Meet Luca: Italian Voiceover Artist Top Tips

Meet Luca: Italian Voiceover Artist Top Tips

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Image of GoLocalise's Italian voiceover artist, Luca.

We’ve sat down with one of our favourite Italian voiceover artists, Luca, to ask him for some tips and tricks about the voiceover industry. He discusses his favourite projects, plus some great advice on managing your time and communicating your availability.

Luca is a talented voiceover artist working at GoLocalise, our international voiceover agency in London, UK.

Watch the video below with Luca’s answers about the profession of a voice actor. And feel free to listen to his voice samples here! We added English subtitles because he’s speaking Italian. The transcript is also available below.

Italian Voiceover Talent, Luca, Discusses Life As A Voiceover Artist


Talk us through one of your days as an Italian voiceover artist?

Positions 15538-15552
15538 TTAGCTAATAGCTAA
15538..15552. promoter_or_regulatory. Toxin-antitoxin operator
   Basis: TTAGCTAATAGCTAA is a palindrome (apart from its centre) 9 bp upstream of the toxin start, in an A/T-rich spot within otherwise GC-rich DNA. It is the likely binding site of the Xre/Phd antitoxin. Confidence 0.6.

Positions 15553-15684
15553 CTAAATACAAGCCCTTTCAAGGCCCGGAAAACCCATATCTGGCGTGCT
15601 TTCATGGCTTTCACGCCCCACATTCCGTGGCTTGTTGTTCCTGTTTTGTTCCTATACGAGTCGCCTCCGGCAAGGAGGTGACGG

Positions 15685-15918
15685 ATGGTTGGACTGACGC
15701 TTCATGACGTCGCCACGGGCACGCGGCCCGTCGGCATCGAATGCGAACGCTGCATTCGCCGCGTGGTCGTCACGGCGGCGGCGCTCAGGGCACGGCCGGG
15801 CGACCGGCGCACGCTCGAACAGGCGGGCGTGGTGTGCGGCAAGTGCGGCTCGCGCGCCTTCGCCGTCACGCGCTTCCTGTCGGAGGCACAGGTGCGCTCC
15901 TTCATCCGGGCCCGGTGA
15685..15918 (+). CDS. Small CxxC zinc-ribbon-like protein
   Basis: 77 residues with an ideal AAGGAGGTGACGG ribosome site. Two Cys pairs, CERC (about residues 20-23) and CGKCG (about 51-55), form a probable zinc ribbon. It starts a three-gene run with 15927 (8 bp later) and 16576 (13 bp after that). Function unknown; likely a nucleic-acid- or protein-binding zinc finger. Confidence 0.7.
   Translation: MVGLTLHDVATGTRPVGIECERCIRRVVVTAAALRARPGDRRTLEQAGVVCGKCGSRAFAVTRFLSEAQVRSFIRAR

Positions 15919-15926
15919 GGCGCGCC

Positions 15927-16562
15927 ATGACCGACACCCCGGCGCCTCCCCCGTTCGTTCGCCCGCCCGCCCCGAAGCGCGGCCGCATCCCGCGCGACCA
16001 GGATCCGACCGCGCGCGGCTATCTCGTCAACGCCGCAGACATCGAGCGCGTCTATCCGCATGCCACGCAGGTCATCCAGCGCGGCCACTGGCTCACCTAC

Good morning! So, my daily life as an Italian voiceover artist. So, to be a voiceover artist, I think the most important thing is giving complete availability. To give complete availability to the agents who call and message you to offer you a job once they hear from the client. So, complete availability to the agent, who will pass it onto the client. That’s very important. Being available, giving availability. Of course, when you’re not able to provide total availability, you need to try to be flexible, timewise.

My agents often message me asking, for example, “the client is asking if you’re available on”… let’s say “Tuesday and Wednesday. What does your schedule look like?” Generally speaking, I give them complete availability. So, I’m available both days. But, there’s always a day that works better for me. So, I’ll say “Wednesday would work better for me because I’m more flexible.” And that’s my answer when I know I’m busy a specific day. And that sums up my daily life as a voiceover artist. That’s how I handle my life.

What has been your most exciting project so far?

The most exciting project I’ve worked on. I’ve worked on a lot of incredible projects. Some of them were really rewarding and thrilling. There was this cartoon I really enjoyed. In English, so my Italian voiceover accent was clearly audible. In this cartoon I played Leonardo Da Vinci. Typically Italian, so he spoke English with a strong Italian accent. Actually, they asked me to exaggerate my Italian voiceover accent and make it thicker. It was so funny.